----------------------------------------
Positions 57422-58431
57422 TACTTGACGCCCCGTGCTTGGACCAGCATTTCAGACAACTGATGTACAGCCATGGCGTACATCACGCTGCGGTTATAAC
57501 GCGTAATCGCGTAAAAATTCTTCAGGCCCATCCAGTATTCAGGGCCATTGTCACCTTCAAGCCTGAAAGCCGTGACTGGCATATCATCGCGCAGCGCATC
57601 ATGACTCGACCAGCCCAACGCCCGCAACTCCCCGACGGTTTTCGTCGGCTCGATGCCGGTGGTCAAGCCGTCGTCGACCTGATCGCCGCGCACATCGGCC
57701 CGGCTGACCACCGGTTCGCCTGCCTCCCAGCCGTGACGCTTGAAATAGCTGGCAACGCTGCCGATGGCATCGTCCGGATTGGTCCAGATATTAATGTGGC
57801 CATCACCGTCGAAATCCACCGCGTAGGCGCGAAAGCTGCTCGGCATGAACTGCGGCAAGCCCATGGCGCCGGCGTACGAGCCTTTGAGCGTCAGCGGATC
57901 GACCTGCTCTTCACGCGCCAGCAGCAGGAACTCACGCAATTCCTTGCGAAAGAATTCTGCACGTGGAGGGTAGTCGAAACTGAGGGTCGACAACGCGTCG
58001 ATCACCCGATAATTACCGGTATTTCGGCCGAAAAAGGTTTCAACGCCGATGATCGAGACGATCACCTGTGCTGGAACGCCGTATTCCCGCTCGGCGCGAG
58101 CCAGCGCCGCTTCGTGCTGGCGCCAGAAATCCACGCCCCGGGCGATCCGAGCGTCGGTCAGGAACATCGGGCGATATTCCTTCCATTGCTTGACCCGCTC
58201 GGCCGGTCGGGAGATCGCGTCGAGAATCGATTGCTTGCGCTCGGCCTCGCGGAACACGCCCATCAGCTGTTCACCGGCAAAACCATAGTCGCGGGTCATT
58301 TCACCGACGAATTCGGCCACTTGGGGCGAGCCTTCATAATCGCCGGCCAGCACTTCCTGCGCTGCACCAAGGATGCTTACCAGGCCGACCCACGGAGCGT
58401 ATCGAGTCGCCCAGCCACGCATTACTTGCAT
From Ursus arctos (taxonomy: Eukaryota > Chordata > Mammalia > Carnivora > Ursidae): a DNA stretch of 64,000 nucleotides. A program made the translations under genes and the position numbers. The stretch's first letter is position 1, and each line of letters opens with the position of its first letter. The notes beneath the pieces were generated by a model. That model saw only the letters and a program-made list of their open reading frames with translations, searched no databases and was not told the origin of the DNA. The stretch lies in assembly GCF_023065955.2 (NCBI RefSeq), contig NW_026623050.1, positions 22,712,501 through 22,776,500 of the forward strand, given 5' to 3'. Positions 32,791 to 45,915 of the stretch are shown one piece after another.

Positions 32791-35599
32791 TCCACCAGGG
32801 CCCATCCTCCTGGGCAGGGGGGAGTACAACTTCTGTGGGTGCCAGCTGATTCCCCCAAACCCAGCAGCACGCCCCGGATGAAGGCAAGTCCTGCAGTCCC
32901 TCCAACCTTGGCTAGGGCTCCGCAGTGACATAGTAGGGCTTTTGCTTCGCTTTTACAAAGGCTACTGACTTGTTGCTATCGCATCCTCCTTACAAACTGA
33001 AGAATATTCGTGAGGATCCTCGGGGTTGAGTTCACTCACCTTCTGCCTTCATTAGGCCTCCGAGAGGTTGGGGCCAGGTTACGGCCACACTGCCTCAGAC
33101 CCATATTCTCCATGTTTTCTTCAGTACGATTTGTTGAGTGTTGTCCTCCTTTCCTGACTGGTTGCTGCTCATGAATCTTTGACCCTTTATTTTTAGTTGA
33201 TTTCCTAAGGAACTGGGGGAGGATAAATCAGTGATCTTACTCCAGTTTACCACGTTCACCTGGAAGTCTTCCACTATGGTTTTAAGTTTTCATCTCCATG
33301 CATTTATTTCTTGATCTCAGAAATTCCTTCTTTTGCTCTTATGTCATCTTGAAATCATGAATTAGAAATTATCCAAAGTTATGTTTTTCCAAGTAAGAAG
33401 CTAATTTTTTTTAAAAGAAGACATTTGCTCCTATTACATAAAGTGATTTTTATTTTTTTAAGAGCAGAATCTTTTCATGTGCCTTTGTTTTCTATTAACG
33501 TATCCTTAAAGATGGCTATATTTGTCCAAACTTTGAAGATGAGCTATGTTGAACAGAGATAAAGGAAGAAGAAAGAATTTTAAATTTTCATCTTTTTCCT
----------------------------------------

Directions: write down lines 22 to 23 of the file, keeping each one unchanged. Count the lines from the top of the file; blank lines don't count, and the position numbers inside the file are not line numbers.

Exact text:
33401 CTAATTTTTTTTAAAAGAAGACATTTGCTCCTATTACATAAAGTGATTTTTATTTTTTTAAGAGCAGAATCTTTTCATGTGCCTTTGTTTTCTATTAACG
33501 TATCCTTAAAGATGGCTATATTTGTCCAAACTTTGAAGATGAGCTATGTTGAACAGAGATAAAGGAAGAAGAAAGAATTTTAAATTTTCATCTTTTTCCT